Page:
0xc1900201 error installing Windows 10

0xc1900201 error installing Windows 10

Are you getting a 0xc1900201 error installing Windows 10? I got both that and 0xc1900200. Here’s how I fixed it.

I upgraded my venerable Dell E1505 to Windows 10 over the weekend. It was harder than it needed to be, but I got it running. It’s an old machine, but the CPU is fast enough to run Windows 10, and if you max out its memory and put an SSD in it, I think it may even run Windows 10 better than it ran Windows 7.

Here’s how I got it working.

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Digiland DL718M tablet: a review

Digiland DL718M tablet: a review

The Digiland DL718M tablet is an inexpensive (sub-$40) tablet sold at consumer electronics stores like Best Buy. Make no mistake, it’s a basic tablet for basic needs. But given reasonable expectations you can buy one of these and be happy with it.

This isn’t a new market by any stretch. But it seems like tablets in this price range are usually Black Friday specials, or only available on online marketplaces far abroad. The Digiland DL718M is one you can get today if you want.

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A DD-WRT USB print server

A DD-WRT USB print server

If your router has a USB port and is running DD-WRT, you can turn it into a DD-WRT USB print server. It can still do wireless duty while it allows your computers to print to your wired USB printer over your wired or wireless network. It’s not very intuitive or user friendly, but it works. Here’s how to set it up with Windows 7. Other Windows versions will be about the same.

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Save money on appliances

Save money on appliances

If you want to know how to save money on appliances, I have some unconventional advice: Buy used. Yes, really. Here’s how to buy used (or refurbished) appliances and save big money without getting ripped off.

I’ve had a number of friends get hit recently with appliance breakdowns they couldn’t afford, and since I’m a landlord, I’ve probably bought a lifetime’s worth of appliances in the last seven years. A dead appliance doesn’t have to turn into a financial catastrophe.

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Simple tips to prevent ransomware

Last week at work, I noticed some odd events in an event log, and when I investigated them, I found they were part of a failed ransomware attack. This got me thinking about how to prevent ransomware at home.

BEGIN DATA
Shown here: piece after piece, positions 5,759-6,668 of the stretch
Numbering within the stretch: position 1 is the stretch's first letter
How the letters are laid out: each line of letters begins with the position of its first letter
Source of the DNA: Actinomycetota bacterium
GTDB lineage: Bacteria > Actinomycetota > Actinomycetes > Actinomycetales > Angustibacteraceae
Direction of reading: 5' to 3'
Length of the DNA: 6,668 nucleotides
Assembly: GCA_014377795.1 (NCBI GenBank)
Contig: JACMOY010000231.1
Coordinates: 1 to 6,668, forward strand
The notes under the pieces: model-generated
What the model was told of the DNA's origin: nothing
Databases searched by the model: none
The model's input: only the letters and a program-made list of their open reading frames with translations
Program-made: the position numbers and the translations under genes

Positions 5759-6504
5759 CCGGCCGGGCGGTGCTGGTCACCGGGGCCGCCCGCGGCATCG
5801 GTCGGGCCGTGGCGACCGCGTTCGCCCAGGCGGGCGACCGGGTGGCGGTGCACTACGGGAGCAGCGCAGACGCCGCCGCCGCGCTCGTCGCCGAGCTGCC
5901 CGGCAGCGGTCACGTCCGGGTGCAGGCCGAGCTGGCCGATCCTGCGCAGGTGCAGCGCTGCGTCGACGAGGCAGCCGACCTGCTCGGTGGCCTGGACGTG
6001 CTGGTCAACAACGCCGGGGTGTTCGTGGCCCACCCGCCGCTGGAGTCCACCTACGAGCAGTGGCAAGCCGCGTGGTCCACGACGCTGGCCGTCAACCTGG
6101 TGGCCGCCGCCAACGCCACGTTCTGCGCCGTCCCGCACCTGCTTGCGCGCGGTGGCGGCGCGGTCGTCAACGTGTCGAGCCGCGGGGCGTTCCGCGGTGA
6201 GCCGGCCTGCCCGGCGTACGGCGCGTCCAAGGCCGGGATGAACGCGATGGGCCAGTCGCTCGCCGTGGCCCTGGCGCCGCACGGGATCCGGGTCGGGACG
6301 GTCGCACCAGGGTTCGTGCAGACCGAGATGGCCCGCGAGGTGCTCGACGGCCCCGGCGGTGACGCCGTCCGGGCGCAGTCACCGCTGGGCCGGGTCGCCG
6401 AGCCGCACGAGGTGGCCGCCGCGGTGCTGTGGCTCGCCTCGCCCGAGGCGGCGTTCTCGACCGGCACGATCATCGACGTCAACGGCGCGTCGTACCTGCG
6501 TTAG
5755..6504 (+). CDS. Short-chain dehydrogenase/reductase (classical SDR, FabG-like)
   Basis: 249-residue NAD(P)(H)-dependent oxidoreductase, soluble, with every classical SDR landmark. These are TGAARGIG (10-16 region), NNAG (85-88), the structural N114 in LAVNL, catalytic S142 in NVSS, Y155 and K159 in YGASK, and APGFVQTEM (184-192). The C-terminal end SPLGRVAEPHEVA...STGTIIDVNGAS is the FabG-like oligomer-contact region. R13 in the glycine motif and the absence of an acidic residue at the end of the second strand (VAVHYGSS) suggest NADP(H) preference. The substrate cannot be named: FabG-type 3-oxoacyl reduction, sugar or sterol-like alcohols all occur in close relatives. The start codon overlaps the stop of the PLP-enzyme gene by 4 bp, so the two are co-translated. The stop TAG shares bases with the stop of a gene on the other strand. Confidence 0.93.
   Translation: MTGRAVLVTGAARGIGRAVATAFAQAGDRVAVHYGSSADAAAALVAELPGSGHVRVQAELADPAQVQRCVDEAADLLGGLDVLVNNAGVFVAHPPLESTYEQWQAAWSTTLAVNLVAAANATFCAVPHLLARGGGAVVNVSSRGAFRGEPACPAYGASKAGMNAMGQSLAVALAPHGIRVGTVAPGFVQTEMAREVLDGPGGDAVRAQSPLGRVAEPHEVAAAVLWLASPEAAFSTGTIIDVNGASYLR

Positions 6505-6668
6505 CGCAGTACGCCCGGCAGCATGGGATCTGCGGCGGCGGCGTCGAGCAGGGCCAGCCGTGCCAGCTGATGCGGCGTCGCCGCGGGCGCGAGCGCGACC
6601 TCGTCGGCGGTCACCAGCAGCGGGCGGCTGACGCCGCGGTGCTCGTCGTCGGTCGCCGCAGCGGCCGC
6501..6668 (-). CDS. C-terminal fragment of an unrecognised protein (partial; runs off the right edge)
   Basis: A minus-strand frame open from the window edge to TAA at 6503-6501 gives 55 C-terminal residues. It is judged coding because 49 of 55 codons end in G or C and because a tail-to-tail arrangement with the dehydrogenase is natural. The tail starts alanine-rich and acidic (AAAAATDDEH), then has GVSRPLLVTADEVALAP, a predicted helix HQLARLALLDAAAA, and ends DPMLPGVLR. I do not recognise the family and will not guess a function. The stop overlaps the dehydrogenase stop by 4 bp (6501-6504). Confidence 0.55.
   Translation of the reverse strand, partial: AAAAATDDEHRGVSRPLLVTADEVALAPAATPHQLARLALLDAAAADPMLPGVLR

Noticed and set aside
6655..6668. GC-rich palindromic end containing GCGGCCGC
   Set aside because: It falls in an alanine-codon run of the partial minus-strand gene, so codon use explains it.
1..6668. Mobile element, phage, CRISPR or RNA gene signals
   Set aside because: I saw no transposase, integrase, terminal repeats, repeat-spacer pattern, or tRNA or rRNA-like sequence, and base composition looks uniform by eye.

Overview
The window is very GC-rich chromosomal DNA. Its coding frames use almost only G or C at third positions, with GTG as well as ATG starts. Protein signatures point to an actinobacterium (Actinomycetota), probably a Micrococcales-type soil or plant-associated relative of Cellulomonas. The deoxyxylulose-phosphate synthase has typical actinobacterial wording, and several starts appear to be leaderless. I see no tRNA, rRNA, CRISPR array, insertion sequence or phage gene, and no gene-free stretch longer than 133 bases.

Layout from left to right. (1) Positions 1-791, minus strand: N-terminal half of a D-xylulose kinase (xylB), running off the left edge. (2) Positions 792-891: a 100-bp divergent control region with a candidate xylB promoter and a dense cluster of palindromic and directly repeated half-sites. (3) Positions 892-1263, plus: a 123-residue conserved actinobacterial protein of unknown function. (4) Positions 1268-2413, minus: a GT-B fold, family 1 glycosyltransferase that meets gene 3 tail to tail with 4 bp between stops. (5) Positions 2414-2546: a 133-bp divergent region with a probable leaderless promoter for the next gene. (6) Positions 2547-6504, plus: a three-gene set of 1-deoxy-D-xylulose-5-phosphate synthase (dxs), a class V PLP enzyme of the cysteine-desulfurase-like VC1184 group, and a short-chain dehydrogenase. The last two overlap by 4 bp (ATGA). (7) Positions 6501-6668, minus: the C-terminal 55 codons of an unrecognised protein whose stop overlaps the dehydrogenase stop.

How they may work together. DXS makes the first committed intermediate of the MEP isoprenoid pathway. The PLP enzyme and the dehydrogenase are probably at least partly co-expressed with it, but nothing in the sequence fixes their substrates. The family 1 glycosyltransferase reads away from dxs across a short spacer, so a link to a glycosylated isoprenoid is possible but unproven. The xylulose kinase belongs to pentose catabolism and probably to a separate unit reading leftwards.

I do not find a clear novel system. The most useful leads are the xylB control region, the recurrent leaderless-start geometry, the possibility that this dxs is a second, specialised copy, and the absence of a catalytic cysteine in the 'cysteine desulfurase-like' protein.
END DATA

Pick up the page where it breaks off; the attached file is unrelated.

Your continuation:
Ransomware, if you aren’t familiar, is an attack that encrypts your data and demands a ransom, usually around $300, in bitcoins, and you get a short deadline until it destroys your files. More often than not, paying the ransom is the only way to get the files back, so it’s much better to prevent it.

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Lionel CW-80 vs vintage transformers

Someone asked me recently about the Lionel CW-80 and how it compares vs older transformers. That’s a fair question, and one that tends to stir up a lot of emotions on train forums. So I’ll try to present the pros and cons in a fair manner.

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Yes, you can replace an Insinkerator in a hurry AND on a budget

After having a second Insinkerator garbage disposal in about three months give it up and start leaking, I started wondering if there might be a way to get drop-in replacement at a lower price.

I found it. Actually, I found several. Emerson, the maker of Insinkerator, sells a budget brand they call Evergrind. And an Evergrind garbage disposal costs several dollars less than a comparable Insinkerator while still using the same mount. Ace Hardware garbage disposals (their house brand) are the same, as are True Value Master Plummer garbage disposals. Essentially all three of them are Insinkerator Badgers with a different label and molded a different color.

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‘PC Does What?’ seems doomed to fail

A coalition of Dell, HP, Intel, Lenovo, and Microsoft are trying to figure out how to reverse the downward trend of PC sales, and what they came up with was a marketing campaign called “PC Does What?”

The problem is it’s not 1995 anymore, and it’s going to take more than a marketing campaign to change that.

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Stunt Hacking: Why Charlie Miller hacked a Jeep driving on I-64

St. Louis-based security researcher Charlie Miller and his collaborator Chris Valasek got themselves in the news this week by hacking a Jeep driven by Wired journalist Andy Greenberg on I-64.

The reaction was mixed, but one common theme was, why I-64, where lives could have been at risk, rather than an abandoned parking lot?

I don’t know Miller or Valasek, so it goes without saying I don’t speak for either one of them, but I think I have a pretty good idea why they did it that way.

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My Babe Ruth lottery ticket

It was June 2, 2015, the 80th anniversary of Babe Ruth’s final Major League Baseball game. That day, I bought a lottery ticket. I spied a 1935 Goudey Babe Ruth card on Ebay, which casually mentioned it was an “RP,” which is usually shorthand for “reprint.”

Chances were, the seller was telling the truth, and hoping some bidders would fail to notice the code word. But the card looked just convincing enough that I decided to place a bid, just in case the seller was wrong. I won. The total price including shipping was $11. No one else had taken the bait.

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